Thursday, September 01, 2016

Favorite Son: Part I

In anticipation of the November 2016 presidential election, the Russell Library’s Access and Outreach staff has been working on an exhibit, On the Stump: What Does it Take to Get Elected in Georgia? opening September 2nd in the Harrison Feature Gallery. The exhibit considers the evolution of campaigning for state office and asks visitors to imagine life on the campaign trail. This post is one in a series exploring political slang and its role in elections. 

In political circles the term favorite son refers to a presidential candidate whose home-state or regional popularity aids their electoral appeal and is as a springboard for national viability.

Historically, presidential hopefuls from the South have used this strategy with mixed success. A contemporary example is Bill Clinton, who coupled a second-place finish in the New Hampshire Democratic primary with utter dominance in Southern primaries and less overwhelming victories elsewhere on so-called “Super Tuesday” to claim his party’s nomination. Three candidates from Georgia have run for President—our first case study is: Senator Richard B. Russell, Jr. 

Left: Georgia delegates and other Russell supporters (including Herman Talmadge and Tic Forrester) at the Democratic National Convention in Chicago, Illinois, 1952. Richard B. Russell Jr. Collection, Russell Library

"Now the politicians, particularly those from the large metropolitan areas, are saying that I can’t win the Democratic nomination for President because I am a Southerner. This is sheer nonsense. The people of this country, in these critical times, are not interested in where a man was born. They are interested in getting the best man they can to serve as Chief Executive of this nation.” -- Senator Richard B. Russell, Jr. addressing an audience in Spokane, Washington, June 1952

Russell ran for President in 1952, at a particularly tenuous moment for the Democratic Party. With the Korean War dragging on and President Truman’s low approval rating, Republicans hoped for their first White House victory since 1928. However, Republicans faced internal divisions between a conservative isolationist wing led by Senator Robert Taft of Ohio (sponsor the famous Taft-Hartley Labor Act of 1947) and a moderate wing seeking to recruit General Dwight Eisenhower. Some Democrats wanted Eisenhower to run too, but as it became clear that he would not, the party “bosses” pursued Illinois Governor Adlai Stevenson II—a liberal known for his compelling oratory. Aside for Russell, many vied for the Democratic nominating including: Vice President Alben Barkley—whose candidacy was discounted as he was 74 years old—Senator Estes Kefauver of Tennessee, and former Commerce Secretary Averell Harriman.

Tennessee Senator Estes Kefauver, the “tough-on-crime” reformer, dominated nonbinding primary elections and defeated incumbent President Harry Truman in New Hampshire. Though popular with voters, Kefauver’s candidacy was a nonstarter with party bosses, who abhorred his investigations into mafia activities and urban political machines. Russell knew his stance on segregation diverged from the national party platform, but felt his years of experience in government could win over voters nationwide. Russell attempted to replace Kefauver as the “Southern candidate” even though he was more influential behind the scenes than as a public icon and his victory in the Florida primary went largely unnoticed. Russell argued that nominating him could preclude another convention walkout of Southern delegates like that in 1948 which prompted pro-segregation “Dixiecrats” to nominate South Carolina Senator Strom Thurmond as a third-party alternative to the more racially progressive Truman. Despite loyalty from Southern officials, Northern delegates considered Russell the “Jim Crow candidate.” Amidst the growing Civil Rights Movement, a candidate from the Deep South was too much for many delegates. Although Russell received 294 votes from 23 states at the convention, he ultimately lost the nomination to Adlai Stevenson yet he gracefully accepted defeat and supported the party ticket.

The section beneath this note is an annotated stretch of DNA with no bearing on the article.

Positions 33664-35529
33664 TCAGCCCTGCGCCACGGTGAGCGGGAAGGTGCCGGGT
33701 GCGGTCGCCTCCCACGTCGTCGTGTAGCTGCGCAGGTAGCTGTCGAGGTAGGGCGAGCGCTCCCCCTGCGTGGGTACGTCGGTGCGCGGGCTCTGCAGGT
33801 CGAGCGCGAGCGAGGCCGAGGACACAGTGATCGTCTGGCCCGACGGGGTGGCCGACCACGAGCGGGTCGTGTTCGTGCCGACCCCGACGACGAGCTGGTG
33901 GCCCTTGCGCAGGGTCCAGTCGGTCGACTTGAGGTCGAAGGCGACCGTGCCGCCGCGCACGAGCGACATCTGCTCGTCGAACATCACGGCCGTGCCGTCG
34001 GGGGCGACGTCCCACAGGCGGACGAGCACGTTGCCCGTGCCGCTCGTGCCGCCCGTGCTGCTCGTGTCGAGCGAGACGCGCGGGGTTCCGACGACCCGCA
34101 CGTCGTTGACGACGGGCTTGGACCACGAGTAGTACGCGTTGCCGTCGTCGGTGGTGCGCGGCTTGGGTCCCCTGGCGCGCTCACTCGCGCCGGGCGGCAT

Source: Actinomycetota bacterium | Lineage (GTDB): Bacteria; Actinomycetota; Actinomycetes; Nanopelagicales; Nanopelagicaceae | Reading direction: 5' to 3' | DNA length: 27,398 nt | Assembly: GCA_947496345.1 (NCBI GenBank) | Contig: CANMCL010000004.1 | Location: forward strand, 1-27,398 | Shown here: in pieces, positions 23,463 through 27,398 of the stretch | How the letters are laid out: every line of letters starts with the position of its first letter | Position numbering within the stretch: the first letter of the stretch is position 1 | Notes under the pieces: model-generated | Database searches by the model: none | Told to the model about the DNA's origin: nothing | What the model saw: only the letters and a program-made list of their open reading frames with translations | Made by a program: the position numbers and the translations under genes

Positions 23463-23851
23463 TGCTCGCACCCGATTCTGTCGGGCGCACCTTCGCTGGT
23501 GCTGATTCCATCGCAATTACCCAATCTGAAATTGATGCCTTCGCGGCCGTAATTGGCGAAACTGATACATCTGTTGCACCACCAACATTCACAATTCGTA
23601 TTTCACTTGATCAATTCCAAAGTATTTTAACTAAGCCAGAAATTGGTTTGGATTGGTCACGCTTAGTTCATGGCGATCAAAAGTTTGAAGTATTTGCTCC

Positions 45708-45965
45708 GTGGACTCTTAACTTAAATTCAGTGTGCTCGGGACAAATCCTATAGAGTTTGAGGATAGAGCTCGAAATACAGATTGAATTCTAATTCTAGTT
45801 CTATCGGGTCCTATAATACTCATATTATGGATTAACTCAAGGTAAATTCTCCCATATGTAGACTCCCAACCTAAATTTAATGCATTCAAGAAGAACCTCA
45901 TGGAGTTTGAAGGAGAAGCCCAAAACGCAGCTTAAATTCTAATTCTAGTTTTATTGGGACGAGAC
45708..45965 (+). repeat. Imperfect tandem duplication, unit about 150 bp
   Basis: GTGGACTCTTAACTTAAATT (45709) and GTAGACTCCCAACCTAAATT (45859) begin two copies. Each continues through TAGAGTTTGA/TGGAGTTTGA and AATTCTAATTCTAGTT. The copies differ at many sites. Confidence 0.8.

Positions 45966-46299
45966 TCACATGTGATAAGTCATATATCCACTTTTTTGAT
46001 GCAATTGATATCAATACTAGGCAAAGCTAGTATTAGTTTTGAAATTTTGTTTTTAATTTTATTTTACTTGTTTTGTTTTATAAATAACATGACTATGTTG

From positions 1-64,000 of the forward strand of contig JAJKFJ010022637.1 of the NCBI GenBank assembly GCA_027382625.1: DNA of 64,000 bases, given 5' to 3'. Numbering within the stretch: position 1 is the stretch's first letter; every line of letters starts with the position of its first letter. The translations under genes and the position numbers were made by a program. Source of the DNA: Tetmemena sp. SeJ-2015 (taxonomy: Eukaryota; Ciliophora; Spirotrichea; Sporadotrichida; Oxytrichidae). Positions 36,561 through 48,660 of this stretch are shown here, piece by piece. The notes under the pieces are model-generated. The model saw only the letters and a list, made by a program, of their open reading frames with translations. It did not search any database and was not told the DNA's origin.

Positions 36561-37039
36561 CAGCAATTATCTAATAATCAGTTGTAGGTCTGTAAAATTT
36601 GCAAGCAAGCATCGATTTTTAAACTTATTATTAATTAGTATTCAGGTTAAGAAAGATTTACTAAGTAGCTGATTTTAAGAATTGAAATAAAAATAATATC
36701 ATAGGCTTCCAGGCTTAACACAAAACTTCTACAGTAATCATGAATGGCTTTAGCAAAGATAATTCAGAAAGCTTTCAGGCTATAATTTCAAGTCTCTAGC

Above: Richard Russell and Sam Rayburn on the podium, Chicago, Illinois, July 1952.
Richard B. Russell Collection, Russell Library.

Would other Southern presidential hopefuls be more successful? Check out our next blog post.

Want to find out more? Visit On the Stump on display in the Harrison Feature Gallery in the Richard B. Russell Building Special Collections Libraries from September 2, 2016 through August 18, 2017. The Russell Library gallery is free and open to the public weekdays from 8 a.m.-5 p.m. and on Saturdays from 1-5 p.m. For more information, email or call 706-542-5788

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